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I think I'm getting close enough to having my carbs running well enough that I can start going on rides. The only thing I'm still seeing is erratic coasting idle. When coasting sometimes it will drop down to idle, sometimes it will hold at 2,000 RPM. When I come to a stop 90% of the time it immediate drops down to a normal idle but occasionally will stick at around 2,000 for a bit. I've done enough work with these carbs that I really don't think I've got an intake leak and I don't see any change spraying brake cleaner around.
However, I understand that we have a coasting enrichment circuit. Can you explain how that works? In cars I'm used to see a solenoid that takes in manifold pressure and an electric signal from the speedo to determine when to kick the carb into coasting mode. Certainly our bikes are not that complex. So how does the coasting circuit know the difference between coasting and stopped?

-Robert
 

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By "coasting" I am assuming you mean "closed throttle". Which in my riding style means sitting still and just idling.

If you are moving, you should be in a gear and at some open throttle position. The only time you would be under closed throttle is when you are stopped.

So, you are saying your idle speed is not consistent. Have you tried adjusting the "air screw" on the carbs?

Are you sure ALL the hoses clamps etc from the air box to the the carb mouth are tight and not letting in some air - other than what passes through the air filter?

What is your idle speed set at?

Sorry , but you keep saying "coasting" and I'm not sure what that means to you.
 

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"Coasting" as in no throttle and clutch squeezed, such as approaching a stop. In that situation I'll usually see about 2,000 RPM. One I've come to a stop it will drop down to proper idle (most of the time)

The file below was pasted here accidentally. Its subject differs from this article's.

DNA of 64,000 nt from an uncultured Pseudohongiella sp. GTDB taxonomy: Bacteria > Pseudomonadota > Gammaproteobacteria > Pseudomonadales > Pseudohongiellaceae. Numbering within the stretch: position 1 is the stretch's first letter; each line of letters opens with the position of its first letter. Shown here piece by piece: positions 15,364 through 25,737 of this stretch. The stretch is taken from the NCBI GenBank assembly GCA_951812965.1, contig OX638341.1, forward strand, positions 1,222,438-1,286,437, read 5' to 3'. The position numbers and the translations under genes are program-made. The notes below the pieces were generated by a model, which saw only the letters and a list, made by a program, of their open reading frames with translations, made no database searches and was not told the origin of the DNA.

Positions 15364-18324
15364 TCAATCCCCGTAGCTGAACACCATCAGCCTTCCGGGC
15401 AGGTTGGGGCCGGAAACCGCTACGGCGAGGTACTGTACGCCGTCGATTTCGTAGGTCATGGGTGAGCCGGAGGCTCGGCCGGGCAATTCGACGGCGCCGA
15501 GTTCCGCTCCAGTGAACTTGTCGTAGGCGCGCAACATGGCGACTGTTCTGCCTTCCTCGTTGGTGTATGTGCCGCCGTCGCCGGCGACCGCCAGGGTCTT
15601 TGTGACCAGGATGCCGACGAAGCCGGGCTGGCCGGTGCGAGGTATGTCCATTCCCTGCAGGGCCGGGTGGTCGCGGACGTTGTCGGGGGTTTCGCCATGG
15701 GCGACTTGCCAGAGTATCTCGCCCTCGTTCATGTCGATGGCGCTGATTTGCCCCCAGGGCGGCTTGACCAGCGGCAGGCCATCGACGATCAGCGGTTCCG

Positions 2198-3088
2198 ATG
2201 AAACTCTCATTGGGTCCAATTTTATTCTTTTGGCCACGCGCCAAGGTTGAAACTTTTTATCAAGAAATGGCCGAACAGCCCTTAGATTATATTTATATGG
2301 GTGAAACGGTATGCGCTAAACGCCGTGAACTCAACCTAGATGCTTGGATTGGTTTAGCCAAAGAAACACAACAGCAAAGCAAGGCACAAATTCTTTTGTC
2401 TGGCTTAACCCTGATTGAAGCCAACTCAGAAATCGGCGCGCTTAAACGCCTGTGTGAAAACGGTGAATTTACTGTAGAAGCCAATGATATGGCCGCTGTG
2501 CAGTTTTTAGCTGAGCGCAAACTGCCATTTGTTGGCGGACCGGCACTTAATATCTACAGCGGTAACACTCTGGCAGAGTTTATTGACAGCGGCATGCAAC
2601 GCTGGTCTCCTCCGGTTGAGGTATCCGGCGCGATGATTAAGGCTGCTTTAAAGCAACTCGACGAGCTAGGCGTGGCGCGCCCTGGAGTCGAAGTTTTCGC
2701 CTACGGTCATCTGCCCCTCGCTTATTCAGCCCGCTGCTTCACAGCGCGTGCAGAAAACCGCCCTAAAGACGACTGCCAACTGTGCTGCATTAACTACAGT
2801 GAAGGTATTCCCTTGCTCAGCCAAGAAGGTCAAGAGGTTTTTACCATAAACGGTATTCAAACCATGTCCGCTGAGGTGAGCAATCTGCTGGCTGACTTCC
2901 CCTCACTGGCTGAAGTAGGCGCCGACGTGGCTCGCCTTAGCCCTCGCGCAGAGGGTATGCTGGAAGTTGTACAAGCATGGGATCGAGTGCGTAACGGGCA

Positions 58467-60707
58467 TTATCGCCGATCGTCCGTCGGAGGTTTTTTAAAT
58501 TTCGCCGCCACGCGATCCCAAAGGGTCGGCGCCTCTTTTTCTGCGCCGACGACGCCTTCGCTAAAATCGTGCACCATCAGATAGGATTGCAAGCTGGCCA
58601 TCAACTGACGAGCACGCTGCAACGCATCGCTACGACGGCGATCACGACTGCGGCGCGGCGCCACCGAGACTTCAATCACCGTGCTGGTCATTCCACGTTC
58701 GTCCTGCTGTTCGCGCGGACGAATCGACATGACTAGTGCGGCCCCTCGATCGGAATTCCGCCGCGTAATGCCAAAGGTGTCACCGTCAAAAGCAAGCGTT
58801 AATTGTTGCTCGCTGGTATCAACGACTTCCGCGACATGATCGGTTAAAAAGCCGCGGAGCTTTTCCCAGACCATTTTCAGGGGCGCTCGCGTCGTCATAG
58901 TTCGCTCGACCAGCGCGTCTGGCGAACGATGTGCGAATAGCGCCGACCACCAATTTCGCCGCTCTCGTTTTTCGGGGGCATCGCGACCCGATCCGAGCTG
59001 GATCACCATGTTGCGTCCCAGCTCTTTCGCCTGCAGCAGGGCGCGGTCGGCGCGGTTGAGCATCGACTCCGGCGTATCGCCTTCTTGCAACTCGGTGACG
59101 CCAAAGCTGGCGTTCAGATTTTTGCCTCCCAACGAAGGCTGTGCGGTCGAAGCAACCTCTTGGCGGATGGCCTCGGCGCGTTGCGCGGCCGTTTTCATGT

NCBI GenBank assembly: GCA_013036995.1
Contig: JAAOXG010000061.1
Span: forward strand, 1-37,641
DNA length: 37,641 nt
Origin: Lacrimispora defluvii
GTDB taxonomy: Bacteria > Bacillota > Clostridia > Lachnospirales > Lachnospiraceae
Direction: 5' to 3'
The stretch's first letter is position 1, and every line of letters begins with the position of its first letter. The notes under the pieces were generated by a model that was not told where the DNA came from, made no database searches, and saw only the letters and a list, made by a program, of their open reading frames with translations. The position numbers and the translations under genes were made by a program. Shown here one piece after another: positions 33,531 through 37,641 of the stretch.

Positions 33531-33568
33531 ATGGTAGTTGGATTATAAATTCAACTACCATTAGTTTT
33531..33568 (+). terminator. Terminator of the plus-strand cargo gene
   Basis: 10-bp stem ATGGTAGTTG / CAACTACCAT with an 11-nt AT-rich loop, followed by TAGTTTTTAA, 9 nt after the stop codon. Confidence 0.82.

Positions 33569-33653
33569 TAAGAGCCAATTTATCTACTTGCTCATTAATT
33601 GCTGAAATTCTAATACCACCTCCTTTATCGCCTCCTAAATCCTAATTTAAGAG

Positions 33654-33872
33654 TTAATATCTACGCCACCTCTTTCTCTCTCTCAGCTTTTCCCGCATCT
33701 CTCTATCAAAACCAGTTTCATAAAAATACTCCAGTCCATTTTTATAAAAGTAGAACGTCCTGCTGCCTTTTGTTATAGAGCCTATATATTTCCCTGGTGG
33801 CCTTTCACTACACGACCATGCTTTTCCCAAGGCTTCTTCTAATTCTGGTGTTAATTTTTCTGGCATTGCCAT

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I have endured the same symptoms as you are describing here. I may be a million miles wrong with your issue,,BUT,when the same thing was happening here i used the idle adjuster,,took the idling revs to 1000. Previous to that i was only idling at slightly over 1000,,but it made a difference here (dont really know why it did ) !. Just my thoughts !!.
 

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X2 ^... I had the same issue and I adjusted my idle screw down... the problem is fixed 95%... I still have that 5% phantom high idle for a second.. But for the most part bringing it down to spec worked.
 

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Check that your decelerator cable isn't binding or has too much slack, and that the throttle stop is lubed and returning freely
 

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So, you are saying you do not downshift ( engine breaking ) that when you are approaching a stop.... You pull in the clutch lever and brake until the bike stops. (do you shift gears down while braking or wait till you stop?)